The Science Behind Thrill-Seeking It's our first-ever listener questions episode! On this Short Wave, Andy from Grand Rapids, Michigan, asks why some people seek out scary experiences. We reached out to Ken Carter, a psychology professor at Oxford College of Emory University, for answers. Turns out, some of us may be more wired to crave the thrill. Follow Maddie on Twitter @maddie_sofia. Email the show at shortwave@npr.org.
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When A Listener Calls...

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When A Listener Calls...

When A Listener Calls...

When A Listener Calls...

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  • <iframe src="https://www.npr.org/player/embed/775173107/775256332" width="100%" height="290" frameborder="0" scrolling="no" title="NPR embedded audio player">
  • Transcript

Why do some of us enjoy scary experiences? (Not these kids.) RichVintage/Getty Images hide caption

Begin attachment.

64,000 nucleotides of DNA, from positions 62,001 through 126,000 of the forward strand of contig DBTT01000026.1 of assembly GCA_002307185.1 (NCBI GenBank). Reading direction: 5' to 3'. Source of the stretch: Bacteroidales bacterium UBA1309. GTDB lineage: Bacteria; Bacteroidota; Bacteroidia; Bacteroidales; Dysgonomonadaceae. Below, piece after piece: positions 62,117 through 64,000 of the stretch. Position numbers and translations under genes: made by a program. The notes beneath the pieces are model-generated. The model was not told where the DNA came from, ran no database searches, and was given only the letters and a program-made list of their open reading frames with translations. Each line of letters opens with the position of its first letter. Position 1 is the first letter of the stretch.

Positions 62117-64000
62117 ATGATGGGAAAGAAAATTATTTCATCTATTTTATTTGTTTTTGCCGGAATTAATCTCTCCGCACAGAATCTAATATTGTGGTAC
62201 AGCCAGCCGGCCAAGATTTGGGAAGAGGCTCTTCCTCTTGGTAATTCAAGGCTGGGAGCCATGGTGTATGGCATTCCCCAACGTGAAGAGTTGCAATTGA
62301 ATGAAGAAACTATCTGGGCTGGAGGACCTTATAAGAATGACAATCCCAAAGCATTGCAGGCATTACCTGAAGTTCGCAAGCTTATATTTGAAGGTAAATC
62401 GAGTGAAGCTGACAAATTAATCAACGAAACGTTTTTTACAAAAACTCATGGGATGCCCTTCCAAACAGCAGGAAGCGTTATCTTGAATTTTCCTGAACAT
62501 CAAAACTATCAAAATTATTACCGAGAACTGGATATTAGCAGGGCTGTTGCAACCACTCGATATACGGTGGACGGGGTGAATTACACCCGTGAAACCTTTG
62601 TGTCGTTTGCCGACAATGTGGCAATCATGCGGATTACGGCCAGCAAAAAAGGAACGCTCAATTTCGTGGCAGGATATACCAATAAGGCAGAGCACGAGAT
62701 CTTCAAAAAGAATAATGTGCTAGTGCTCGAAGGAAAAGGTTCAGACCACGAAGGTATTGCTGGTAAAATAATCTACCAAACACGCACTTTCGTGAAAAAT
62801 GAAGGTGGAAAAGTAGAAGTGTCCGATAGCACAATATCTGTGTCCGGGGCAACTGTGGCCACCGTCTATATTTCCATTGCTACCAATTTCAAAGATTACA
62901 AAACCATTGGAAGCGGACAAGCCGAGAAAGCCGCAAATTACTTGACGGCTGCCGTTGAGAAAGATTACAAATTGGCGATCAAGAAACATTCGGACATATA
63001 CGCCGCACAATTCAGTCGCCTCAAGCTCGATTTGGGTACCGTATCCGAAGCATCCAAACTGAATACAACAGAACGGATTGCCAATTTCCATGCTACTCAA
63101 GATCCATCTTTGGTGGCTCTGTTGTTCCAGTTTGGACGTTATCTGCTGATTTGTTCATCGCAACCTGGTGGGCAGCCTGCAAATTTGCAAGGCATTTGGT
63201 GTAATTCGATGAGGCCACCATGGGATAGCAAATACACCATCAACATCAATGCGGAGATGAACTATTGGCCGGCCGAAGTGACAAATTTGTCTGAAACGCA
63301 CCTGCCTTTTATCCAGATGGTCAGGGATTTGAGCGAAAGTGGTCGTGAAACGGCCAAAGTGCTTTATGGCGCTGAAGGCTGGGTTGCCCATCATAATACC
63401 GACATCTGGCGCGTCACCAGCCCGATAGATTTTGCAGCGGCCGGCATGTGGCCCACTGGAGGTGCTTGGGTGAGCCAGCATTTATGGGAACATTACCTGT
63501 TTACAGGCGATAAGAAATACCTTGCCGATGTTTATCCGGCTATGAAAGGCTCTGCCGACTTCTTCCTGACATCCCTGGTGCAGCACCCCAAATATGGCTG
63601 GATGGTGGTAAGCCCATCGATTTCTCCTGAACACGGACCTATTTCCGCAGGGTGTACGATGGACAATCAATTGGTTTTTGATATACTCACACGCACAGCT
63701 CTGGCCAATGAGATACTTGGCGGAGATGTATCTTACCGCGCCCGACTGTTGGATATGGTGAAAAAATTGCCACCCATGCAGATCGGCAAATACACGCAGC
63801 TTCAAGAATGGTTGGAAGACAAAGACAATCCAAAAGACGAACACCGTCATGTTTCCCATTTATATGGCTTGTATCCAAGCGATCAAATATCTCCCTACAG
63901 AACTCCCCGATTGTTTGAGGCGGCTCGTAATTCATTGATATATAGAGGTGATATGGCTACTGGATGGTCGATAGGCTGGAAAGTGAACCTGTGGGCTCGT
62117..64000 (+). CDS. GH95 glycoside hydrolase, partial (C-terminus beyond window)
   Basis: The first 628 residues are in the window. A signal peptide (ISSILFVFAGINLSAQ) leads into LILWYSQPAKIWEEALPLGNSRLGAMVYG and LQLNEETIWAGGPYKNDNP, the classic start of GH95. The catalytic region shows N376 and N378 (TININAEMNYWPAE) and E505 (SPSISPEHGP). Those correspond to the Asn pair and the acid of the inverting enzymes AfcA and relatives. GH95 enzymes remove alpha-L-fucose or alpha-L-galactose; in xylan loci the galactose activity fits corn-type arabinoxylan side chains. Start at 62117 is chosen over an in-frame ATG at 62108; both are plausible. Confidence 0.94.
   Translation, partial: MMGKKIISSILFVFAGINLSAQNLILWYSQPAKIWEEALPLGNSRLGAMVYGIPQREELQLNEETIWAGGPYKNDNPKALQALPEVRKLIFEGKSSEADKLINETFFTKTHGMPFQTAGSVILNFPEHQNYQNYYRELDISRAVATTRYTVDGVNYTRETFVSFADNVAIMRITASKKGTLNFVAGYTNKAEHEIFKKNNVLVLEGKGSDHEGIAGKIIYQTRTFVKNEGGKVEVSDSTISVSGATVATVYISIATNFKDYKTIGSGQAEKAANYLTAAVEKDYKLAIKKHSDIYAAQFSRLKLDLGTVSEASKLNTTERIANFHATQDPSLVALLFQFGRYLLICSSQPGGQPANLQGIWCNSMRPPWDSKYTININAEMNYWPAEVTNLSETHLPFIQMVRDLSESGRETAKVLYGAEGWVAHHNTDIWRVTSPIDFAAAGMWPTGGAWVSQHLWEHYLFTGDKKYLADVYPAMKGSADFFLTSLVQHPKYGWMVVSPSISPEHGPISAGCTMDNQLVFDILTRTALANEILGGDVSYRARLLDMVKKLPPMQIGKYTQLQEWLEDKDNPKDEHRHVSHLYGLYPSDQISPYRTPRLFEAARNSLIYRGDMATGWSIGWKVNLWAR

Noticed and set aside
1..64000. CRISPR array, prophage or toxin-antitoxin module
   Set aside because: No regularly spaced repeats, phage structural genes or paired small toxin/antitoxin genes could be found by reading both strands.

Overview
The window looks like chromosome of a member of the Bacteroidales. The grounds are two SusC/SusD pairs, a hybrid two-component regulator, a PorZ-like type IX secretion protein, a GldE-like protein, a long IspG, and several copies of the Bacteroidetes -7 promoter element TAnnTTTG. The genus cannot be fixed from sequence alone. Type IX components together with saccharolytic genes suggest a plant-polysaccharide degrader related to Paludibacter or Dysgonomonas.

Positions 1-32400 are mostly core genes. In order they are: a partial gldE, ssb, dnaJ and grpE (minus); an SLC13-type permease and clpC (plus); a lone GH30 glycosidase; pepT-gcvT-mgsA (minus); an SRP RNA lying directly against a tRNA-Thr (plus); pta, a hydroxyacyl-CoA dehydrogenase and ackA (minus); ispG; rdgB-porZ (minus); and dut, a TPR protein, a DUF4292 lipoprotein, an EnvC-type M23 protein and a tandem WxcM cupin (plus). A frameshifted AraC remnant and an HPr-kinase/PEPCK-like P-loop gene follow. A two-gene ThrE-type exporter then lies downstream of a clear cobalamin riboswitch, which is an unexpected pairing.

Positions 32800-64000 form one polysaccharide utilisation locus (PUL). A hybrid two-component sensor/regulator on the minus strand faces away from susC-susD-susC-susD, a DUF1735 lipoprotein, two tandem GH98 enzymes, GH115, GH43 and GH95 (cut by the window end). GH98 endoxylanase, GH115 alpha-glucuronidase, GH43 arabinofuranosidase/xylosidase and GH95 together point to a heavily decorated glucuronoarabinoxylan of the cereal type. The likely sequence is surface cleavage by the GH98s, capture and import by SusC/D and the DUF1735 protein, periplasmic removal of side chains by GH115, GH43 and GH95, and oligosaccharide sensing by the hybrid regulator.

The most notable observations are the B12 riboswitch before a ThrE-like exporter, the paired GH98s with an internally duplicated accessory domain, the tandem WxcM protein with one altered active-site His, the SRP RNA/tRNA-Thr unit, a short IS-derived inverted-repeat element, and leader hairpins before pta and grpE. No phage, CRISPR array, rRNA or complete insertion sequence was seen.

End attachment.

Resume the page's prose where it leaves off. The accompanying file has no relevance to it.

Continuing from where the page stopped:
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RichVintage/Getty Images

Why do some of us enjoy scary experiences? (Not these kids.)

RichVintage/Getty Images

It's our first-ever listener questions episode! On this Short Wave, Andy from Grand Rapids, Michigan, asks why some people seek out scary experiences. We reached out to Ken Carter, a psychology professor at Oxford College of Emory University, for answers. Turns out, some of us may be more wired to crave the thrill. Follow Maddie on Twitter @maddie_sofia. Email the show at shortwave@npr.org.

Related Links:

Buzz!: Inside the Minds of Thrill-Seekers, Daredevils, and Adrenaline Junkies, by Kenneth Carter

The Science Of Scary: Why It's So Fun To Be Freaked Out, by Maddie Sofia and Emily Vaughn

This episode was produced by Rebecca Ramirez and edited by Viet Le.